U.S. Supreme Court Sides with Colorado Baker in a Narrow Ruling
While the decision did not set a precedent, it could lead towards a slippery slope when it comes anti-discrimination laws nationwide.
On Monday, June 4, the United States Supreme Court ruled in favor of a Lakewood, Colorado baker and bakery store owner, Jack Philips, who refused to make a wedding cake for a local gay couple, David Mullins and Charlie Craig, on the grounds of his own Chrisitan religious beliefs. However, in the 7 to 2 narrow ruling, the highest court in the country did not state or indicate that all services can now refuse work or serve LGBTQIA+ couples or individuals. The legal ruling Justices Roberts, Kagan, Breyer, Gorsuch, Alito, and Thomas sided with the baker in the majority ruling while Justices Ginsburg and Sotomayor had dissenting opinions.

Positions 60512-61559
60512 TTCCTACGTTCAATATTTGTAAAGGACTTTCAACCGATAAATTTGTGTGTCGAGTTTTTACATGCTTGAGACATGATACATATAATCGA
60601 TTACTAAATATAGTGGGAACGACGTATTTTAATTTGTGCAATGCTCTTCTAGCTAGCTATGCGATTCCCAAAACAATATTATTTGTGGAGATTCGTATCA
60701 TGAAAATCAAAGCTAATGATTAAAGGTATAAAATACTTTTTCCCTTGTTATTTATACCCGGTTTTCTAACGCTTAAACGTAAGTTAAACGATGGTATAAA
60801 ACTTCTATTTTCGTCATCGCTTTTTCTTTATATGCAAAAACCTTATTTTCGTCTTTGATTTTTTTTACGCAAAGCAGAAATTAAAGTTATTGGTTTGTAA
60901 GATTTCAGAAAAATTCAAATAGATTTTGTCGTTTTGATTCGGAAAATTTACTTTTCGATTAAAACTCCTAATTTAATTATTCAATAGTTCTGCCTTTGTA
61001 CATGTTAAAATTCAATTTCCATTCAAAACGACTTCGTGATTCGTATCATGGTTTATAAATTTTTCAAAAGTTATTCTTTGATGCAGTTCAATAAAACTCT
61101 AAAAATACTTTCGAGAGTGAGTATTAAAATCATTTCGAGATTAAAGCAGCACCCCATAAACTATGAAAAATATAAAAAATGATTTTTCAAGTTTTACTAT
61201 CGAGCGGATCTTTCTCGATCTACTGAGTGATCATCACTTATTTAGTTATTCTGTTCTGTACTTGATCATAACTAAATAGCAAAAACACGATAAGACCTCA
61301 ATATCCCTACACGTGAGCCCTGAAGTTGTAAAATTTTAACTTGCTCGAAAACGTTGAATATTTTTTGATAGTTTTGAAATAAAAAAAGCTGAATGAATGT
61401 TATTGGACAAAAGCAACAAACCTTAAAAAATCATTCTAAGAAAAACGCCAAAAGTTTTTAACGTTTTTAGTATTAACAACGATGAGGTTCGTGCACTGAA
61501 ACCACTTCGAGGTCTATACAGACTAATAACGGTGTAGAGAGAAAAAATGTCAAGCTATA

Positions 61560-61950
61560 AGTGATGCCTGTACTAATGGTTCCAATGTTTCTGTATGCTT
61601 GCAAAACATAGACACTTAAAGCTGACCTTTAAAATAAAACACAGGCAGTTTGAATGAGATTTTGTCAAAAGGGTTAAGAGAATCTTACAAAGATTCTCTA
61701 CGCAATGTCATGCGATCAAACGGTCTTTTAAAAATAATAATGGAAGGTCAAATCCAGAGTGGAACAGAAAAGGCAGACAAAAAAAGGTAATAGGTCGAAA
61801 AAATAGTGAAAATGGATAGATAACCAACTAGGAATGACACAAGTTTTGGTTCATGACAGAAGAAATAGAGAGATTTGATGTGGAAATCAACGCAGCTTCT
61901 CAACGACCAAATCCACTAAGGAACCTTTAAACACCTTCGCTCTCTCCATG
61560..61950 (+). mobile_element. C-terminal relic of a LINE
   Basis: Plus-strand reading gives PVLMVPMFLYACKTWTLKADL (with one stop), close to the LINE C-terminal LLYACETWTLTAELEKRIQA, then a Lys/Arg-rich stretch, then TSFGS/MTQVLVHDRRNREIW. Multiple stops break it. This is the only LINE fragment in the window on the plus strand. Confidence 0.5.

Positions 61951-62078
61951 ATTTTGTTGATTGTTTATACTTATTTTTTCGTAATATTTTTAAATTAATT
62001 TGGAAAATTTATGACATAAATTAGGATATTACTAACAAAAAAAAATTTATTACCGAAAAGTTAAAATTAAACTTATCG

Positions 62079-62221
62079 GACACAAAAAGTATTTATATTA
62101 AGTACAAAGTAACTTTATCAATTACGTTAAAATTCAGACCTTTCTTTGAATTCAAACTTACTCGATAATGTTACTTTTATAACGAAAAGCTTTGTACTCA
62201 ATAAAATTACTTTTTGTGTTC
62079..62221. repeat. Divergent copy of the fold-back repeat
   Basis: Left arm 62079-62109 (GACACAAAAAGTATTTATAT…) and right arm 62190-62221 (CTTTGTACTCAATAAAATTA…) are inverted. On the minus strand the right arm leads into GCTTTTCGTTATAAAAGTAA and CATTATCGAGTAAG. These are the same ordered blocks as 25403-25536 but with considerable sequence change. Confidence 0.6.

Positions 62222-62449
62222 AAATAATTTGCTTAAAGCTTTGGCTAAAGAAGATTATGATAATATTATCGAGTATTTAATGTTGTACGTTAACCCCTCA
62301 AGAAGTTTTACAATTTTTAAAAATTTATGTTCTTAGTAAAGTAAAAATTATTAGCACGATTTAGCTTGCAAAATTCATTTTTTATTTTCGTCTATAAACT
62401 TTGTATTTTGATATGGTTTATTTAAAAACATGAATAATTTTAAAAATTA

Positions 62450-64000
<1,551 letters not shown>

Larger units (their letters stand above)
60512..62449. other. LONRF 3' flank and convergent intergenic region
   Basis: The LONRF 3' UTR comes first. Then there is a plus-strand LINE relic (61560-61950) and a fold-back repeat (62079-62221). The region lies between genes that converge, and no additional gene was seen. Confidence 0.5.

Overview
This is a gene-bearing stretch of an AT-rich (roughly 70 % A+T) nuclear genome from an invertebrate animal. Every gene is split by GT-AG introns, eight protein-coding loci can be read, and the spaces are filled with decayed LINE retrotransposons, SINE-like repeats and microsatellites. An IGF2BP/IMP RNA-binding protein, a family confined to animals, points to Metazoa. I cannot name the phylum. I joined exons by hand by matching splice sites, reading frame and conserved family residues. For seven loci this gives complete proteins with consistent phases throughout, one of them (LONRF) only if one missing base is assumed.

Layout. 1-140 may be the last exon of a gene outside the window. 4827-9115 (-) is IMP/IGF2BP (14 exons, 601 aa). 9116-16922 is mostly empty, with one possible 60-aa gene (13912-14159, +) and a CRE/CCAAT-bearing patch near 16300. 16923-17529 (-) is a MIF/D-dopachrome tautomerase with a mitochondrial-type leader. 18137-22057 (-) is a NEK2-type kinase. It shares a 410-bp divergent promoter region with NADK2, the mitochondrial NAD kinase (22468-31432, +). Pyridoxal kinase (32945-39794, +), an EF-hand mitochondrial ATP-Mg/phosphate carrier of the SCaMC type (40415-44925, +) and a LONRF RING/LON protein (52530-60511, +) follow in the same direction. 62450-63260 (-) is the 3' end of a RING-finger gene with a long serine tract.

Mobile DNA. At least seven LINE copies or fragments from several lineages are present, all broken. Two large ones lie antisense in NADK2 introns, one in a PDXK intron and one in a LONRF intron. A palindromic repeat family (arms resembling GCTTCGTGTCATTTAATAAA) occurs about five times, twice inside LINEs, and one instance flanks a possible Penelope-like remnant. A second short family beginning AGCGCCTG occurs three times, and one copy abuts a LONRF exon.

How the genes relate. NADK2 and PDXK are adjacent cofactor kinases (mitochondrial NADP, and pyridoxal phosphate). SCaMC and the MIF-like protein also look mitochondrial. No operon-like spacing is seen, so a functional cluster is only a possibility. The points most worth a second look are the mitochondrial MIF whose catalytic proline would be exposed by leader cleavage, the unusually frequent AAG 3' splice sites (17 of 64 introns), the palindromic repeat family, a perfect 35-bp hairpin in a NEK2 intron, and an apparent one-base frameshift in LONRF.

Writing the majority opinion, conservative-leaning Justice Anthony Kennedy, who is often known for his liberal rulings on legalizing marriage nationwide and striking down the federal Defense of Marriage Act that was passed during the Clinton Administration in the 1990s, said that the Denver based Colorado Civil Rights Commission was primarily biased against Philips and Colorado law can continue to protect LGBTQIA+ individuals and couples in purchasing or accessing public accommodated goods or services if it is “neutral toward religion”.
While this particular ruling puts anti-discrimination laws on edge, a variety of states nationwide have enacted anti-discrimination laws based on an individual’s or couple’s sexual orientation and gender identity as well as bans on conversion therapy for LGBTQIA+ youth. According to a recent 2016 public opinion poll from the Public Religion Research Institute in Washington, D.C., 71% of Americans surveyed support laws protecting LGBTQIA+ people from discrimination and 59% oppose any business allowing to refuse services or products to LGBTQIA+ people based on personal religious beliefs.
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